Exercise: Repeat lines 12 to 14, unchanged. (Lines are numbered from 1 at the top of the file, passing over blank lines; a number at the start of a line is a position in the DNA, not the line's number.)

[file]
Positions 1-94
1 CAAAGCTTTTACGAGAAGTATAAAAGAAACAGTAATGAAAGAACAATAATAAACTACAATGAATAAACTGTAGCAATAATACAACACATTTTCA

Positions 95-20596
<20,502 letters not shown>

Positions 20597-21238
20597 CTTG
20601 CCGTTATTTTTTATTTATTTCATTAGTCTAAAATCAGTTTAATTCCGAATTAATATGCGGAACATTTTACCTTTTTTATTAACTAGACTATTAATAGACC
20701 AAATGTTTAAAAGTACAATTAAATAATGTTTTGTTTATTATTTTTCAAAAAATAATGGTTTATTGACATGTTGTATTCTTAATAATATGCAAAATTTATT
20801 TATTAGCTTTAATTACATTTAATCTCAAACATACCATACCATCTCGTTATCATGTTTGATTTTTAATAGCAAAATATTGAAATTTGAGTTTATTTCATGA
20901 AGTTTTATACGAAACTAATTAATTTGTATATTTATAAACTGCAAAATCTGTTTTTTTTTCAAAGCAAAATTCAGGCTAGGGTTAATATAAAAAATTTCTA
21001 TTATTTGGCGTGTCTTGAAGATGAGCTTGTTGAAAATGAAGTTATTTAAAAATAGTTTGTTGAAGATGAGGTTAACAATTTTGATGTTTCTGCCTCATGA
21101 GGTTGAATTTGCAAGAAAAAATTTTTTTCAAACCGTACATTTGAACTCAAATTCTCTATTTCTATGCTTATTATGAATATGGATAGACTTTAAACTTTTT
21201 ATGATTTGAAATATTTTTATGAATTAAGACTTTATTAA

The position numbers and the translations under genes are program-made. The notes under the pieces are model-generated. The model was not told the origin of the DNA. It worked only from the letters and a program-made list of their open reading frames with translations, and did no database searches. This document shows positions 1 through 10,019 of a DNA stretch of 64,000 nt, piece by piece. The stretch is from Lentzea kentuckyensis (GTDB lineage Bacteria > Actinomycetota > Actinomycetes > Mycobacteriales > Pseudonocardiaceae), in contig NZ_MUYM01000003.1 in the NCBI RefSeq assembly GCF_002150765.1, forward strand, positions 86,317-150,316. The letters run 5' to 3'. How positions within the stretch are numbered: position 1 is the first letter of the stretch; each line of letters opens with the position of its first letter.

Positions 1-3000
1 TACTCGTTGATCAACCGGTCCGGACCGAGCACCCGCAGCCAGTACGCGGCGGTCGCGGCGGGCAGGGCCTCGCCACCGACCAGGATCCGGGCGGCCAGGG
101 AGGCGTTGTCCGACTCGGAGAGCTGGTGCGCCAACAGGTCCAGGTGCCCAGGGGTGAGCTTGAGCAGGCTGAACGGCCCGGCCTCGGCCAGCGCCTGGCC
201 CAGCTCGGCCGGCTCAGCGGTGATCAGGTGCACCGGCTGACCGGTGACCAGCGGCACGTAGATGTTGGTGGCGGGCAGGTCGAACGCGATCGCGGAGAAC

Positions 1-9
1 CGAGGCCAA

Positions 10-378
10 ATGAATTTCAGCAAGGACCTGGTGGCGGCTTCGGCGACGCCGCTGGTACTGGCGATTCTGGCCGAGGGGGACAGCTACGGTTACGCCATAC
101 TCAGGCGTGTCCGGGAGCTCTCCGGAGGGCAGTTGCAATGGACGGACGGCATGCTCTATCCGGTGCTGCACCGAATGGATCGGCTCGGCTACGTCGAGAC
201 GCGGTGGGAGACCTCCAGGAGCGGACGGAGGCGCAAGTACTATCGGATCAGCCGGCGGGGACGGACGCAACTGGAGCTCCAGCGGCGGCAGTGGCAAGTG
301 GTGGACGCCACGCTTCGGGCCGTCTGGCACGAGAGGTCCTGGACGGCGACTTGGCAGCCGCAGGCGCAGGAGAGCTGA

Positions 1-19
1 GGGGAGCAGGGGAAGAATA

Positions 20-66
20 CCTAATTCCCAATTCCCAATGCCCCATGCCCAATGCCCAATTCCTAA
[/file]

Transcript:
21101 GGTTGAATTTGCAAGAAAAAATTTTTTTCAAACCGTACATTTGAACTCAAATTCTCTATTTCTATGCTTATTATGAATATGGATAGACTTTAAACTTTTT
21201 ATGATTTGAAATATTTTTATGAATTAAGACTTTATTAA

The position numbers and the translations under genes are program-made. The notes under the pieces are model-generated. The model was not told the origin of the DNA. It worked only from the letters and a program-made list of their open reading frames with translations, and did no database searches. This document shows positions 1 through 10,019 of a DNA stretch of 64,000 nt, piece by piece. The stretch is from Lentzea kentuckyensis (GTDB lineage Bacteria > Actinomycetota > Actinomycetes > Mycobacteriales > Pseudonocardiaceae), in contig NZ_MUYM01000003.1 in the NCBI RefSeq assembly GCF_002150765.1, forward strand, positions 86,317-150,316. The letters run 5' to 3'. How positions within the stretch are numbered: position 1 is the first letter of the stretch; each line of letters opens with the position of its first letter.